I had 4-H kids who came out to the farm and cared for one of the horses as a 4-H Project animal. We had one girl, Nicky, that he just adored and they spent many happy hours together. She cared for him for a couple years or so. He was always a perfect gentleman for her. But he always had to be kept separate from the other horses so he wouldn’t injure them.
Babalooey March 1986
My husband saw mini donkeys at some event and so I decided to get one for him for his birthday. I heard of an 18 year old jack in need of rescue out on Cape Cod. We went out to see him and it was awful. His feet looked like Turkish slippers, curled way up in front of his legs. He was covered with warts and very thin. The owner had feed all his animals garbage, and Looey would eat anything when we got him.
My husband used to take him for walks around the neighborhood. Looey was also our timer. He could see the lights come on in the house in the morning, and if we weren’t promptly out at the barn for chores, he’d tell the whole neighborhood, at 5:30AM.
He had many happy years at the farm. We found a small cart and a mini harness and used to drive him. He was in the Memorial Day parade a couple times in town.
He died an unfortunate death of sand colic at the hands of a neglectful vet, in 1992, age 25.
Little Dickens 1972
Sybil was the only one that I did not keep as my own. She died on my dad’s farm. Dickins was free leased to a little girl in the town my dad lived in and died in an accident in the 1980’s.
Chief, Rusty behind, 1985
Chief lived until 35. We had to put him down in 1986 when he could no longer eat well enough to get through a winter. He still had his zest for life, but he would lose serious weight over the winters because his teeth were falling out and they had not come out with Senior feeds at that time.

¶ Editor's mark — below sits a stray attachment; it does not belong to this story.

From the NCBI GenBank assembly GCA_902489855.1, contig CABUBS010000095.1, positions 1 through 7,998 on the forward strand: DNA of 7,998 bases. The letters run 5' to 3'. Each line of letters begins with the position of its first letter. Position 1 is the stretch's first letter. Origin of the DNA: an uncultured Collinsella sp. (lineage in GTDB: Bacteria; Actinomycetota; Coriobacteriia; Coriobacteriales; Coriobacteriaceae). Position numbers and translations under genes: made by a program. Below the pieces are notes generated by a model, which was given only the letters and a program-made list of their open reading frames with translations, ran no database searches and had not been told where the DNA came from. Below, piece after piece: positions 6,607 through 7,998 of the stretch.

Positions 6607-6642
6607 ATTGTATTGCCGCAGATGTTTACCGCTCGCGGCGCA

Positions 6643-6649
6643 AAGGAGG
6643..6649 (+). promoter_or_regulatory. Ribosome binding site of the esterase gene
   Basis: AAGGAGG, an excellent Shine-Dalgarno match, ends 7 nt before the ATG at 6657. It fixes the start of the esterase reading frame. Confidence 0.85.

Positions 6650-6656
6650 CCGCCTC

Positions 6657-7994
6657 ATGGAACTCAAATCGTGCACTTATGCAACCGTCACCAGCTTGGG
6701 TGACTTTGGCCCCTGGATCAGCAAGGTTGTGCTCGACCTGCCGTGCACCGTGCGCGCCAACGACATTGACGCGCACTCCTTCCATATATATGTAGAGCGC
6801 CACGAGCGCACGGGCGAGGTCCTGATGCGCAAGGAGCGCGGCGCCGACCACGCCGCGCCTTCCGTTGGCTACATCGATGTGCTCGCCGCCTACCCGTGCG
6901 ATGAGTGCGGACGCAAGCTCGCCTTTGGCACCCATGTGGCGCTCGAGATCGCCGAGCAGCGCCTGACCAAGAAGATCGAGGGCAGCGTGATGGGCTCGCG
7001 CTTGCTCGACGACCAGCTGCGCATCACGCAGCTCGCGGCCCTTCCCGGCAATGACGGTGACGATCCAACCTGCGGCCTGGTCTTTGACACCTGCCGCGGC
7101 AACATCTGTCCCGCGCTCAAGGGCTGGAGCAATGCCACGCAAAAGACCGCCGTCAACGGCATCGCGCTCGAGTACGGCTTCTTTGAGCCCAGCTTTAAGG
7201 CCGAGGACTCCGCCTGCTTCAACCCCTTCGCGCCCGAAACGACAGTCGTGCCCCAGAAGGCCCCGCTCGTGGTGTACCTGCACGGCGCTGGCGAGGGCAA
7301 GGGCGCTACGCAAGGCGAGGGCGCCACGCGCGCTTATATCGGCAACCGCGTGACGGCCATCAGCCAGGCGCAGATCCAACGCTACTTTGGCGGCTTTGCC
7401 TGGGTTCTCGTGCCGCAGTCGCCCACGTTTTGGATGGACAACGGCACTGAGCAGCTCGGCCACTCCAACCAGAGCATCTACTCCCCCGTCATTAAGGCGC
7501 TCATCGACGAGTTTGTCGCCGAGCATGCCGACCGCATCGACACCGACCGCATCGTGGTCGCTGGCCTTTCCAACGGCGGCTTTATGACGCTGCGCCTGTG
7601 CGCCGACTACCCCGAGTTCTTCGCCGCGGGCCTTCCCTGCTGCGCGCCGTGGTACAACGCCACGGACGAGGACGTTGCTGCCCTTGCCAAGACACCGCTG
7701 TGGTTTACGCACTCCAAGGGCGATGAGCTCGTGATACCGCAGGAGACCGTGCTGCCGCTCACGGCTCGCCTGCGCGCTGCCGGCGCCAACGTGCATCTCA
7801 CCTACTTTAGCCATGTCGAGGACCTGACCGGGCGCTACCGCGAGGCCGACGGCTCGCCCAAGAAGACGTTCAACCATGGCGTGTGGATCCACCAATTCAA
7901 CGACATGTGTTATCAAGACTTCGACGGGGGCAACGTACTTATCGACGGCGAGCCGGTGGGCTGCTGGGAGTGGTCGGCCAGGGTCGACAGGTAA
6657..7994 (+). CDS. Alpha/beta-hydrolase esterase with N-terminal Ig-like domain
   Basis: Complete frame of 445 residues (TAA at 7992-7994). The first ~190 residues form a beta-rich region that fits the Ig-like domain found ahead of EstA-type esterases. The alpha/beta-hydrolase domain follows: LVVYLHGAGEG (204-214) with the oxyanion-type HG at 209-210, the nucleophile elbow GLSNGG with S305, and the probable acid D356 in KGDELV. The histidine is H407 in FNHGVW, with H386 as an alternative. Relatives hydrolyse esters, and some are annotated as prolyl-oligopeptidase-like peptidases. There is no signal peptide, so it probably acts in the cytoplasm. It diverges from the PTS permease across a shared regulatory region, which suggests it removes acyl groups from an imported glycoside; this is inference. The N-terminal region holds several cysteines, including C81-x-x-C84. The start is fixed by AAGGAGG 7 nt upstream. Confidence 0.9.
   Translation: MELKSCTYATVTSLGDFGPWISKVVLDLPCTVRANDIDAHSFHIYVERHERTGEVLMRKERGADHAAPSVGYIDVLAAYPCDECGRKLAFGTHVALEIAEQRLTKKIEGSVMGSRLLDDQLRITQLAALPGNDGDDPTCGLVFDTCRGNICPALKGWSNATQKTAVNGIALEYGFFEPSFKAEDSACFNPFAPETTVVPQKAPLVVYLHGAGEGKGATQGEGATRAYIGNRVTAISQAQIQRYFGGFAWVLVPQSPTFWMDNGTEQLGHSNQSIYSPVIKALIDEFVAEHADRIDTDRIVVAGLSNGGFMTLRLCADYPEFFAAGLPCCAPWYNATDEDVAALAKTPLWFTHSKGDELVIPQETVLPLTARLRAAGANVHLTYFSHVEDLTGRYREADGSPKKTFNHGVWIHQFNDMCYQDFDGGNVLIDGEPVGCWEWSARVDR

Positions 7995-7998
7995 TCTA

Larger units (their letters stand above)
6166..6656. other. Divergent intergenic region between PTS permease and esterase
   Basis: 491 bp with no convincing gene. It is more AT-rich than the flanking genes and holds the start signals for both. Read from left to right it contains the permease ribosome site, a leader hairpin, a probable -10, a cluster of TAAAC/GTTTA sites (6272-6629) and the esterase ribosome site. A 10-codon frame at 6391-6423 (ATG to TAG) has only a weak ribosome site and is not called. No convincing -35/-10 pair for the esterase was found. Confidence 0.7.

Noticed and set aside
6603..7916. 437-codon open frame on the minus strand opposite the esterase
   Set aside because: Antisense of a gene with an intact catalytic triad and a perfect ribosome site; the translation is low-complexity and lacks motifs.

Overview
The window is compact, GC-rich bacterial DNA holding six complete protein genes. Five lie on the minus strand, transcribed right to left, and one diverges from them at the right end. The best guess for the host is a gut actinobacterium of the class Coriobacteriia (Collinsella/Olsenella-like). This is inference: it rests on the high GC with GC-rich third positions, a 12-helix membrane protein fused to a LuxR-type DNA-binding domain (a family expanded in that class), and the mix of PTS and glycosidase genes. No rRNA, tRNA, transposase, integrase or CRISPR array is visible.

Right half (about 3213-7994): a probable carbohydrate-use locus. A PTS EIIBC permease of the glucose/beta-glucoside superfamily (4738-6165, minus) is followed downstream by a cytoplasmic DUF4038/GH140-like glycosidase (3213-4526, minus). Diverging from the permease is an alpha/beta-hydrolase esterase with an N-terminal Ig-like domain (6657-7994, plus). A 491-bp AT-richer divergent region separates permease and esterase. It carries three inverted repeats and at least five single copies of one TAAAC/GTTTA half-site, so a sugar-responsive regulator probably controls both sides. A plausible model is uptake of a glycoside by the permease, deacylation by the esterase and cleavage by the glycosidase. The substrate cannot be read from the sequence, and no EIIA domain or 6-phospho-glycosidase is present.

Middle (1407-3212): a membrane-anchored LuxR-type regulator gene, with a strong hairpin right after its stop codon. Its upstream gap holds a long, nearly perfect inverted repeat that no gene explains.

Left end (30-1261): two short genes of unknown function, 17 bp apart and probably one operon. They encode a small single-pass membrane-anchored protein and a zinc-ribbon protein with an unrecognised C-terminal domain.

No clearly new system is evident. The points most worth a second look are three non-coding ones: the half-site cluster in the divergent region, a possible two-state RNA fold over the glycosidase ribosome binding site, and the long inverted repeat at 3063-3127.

Beautiful Jewel , ½ Arab registered as Kwaiyis Jauhar, 1989
Jewel had been free leased to a neighbor and when she went to college, the mare came to me at the farm. She lived several more years, dying 2 weeks before her 30th birthday.
Rusty had a good life, we finally got him to keep weight on most of the time, his legs healed as much as they would, and his feet no longer broke to bits if he lost a shoe. He lived to 27.
Laddie died of colic on July 4th, 1987, he was 26. He’d been prone to colic as long as we had him. But he had many good years out on the farm.
The last one, Babalooey, was gone in 1992. After that we had boarders until October 2001 when we closed the barn due to chronic illnesses.
So that’s the horse history of Golden Oak Farm. I got most of the dates and information from my 4-H records. I kept records on all the horses from Chief in 1967 until Looey died in 1992.
We named the farm “Golden” Oak because there were always so many old horses living out their lives here. After mine were gone, we turned it into a retirement stable until we closed in 2001. A lot of horses got to live an ideal life to the end.